Oxford Lit Fest: Part One
A Summery of the Talks Given by Jack Gantos and Phil Earle
First on the stage was Jack Gantos, the author of (among other things) the successful children's book series Joey Pigza.
He spoke a lot about story and structure, starting off talking about his childhood and children's literature.
There was a slide show to accompany him with many pictures from his childhood as well as the books that inspired him as a child, speaking about how you can see with children's books how it is much easier for children to empathize with the characters.
He talked about how he likes to write out things by hand and how he organises them as he goes along. That writers have to constantly think about two things at once, what you want to write and where you want to place it.
There were pictures on the slide show that he had drawn when he was young. Maps of his neighbourhood and childhood home with lots of detail about things that happened. One thing that caught my eye the most was a picture of a cockroach in the kitchen that was labeled and named. He talked about how Harriet the Spy (Louise Fitzhugh) was a major inspiration for his childhood self as she was the first character he had seen that carried a journal. After reading the book, he started spying on his own neighbourhood and family, resulting in the maps and drawings.
As many authors do, he mentioned how he writes hundreds of rewrites. He also mentioned that structure is very important to him as a writer.
I think the most interesting part of his talk for me was about his Joey Pigza series, a series about a child with ADHD told from the point of the child. He spoke about how he knew a real child with ADHD who inspired him to write the series then went on to speak about how he felt that originally writing it in third person was minimalising the child to to a problem child and how in first person it made him feel a lot more comfortable with what he was writing. He spoke of how he liked the feedback he got from the Joey Pigza series was not only from children with ADHD but that the series had inspired empathy in children who had classmates with ADHD who might before have not been so understanding.
He finished by talking about his new book Dead End in Norvelt, which is based on his childhood home. He spoke a lot about history but about how you experience empathy, the different sides of stories and historical events. He talked about a dead end sign in his town and how you should question why it's a dead end and not just take it for granted.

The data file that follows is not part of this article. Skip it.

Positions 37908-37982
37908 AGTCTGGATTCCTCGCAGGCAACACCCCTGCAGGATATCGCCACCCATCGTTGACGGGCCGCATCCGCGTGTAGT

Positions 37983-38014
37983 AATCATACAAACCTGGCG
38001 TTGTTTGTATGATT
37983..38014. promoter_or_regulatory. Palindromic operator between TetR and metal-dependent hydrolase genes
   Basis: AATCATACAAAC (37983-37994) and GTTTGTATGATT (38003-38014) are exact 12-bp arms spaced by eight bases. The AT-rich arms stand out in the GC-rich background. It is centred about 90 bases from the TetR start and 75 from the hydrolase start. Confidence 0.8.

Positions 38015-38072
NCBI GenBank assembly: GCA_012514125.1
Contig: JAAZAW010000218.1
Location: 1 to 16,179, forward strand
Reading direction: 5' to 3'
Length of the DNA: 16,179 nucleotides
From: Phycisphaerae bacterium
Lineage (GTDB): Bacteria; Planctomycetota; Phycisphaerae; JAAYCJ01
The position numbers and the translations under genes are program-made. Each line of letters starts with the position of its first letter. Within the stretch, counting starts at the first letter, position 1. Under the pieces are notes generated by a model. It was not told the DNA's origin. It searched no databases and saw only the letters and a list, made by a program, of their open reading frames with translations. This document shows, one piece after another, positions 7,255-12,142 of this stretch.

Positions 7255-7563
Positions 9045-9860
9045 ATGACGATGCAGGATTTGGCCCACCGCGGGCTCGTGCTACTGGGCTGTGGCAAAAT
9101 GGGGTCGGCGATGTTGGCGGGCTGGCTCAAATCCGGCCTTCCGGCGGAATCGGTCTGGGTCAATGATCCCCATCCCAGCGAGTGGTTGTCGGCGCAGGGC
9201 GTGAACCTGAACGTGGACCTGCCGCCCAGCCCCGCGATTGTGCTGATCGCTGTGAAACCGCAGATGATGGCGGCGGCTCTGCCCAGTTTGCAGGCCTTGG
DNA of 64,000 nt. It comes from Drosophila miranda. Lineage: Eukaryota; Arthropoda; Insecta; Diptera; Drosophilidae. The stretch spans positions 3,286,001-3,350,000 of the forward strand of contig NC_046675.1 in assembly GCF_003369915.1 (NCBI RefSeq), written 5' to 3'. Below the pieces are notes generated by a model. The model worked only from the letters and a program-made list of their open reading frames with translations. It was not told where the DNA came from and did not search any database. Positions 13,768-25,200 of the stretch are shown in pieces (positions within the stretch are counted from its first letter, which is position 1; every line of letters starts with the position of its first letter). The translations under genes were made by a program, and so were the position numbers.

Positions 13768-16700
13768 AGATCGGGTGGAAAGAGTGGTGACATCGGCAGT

Phil EarlePhil Earle took the stage next. He had a hard act to follow but rose to the occasion wonderfully with his stories about how when he was young he absolutely didn't want to be a writer or ever read at all. He blamed it a lot on the sorts of books he was given to read in school (which were classics), which he didn't relate too. He spoke a lot of how he wanted to be a footballer.
He started out reading comics and graphics novels, especially Batman and found that it gave him a lot of confidence in reading. He mentioned how upset it makes him when he goes into schools and finds that the children are not allowed to read graphic novels in reading times.
While working at a bookshop, he was transferred to the children's department where he was given books to read such as Skellig (David Almond) , Holes (Louis Sachar) and the Joey Pigza (see above). He felt that these books, especially Joey Pigza gave him "permission to write". They made him feel that he could actually write something good enough to be published.
"Stories surround us" was one thing that he spoke a lot about. And he talked about various places that stories can come from, such as music, books and newspapers.
He talked a lot about a story he read in the metro that gave him the inspiration for the Superhero book he is writing. The story was about a man called "Parallel Parking Man" who helps people park their cars while dressed in a towel, a hat and swimming goggles (which he dressed his adorable daughter up to look like as a demonstration).
He finished his talk by saying the thing he felt summed up writing the most was that when writing he could be anyone he wants to be.
It has to be said that there weren't many questions on this panel, and when there were, I have to admit that there weren't many that really interested me. But the one I have to comment on was about Young Adult literature. It caused a fascinating discussion between the authors about the differences between American YA and UKYA and how American YA is doing so much better because there is a separate section in the bookshop for Young Adults, where as a lot of British shops have it lumped together with the children's books (which could make it embarrassing for the teenagers going to buy books). Maybe our bookshops need to take note of this?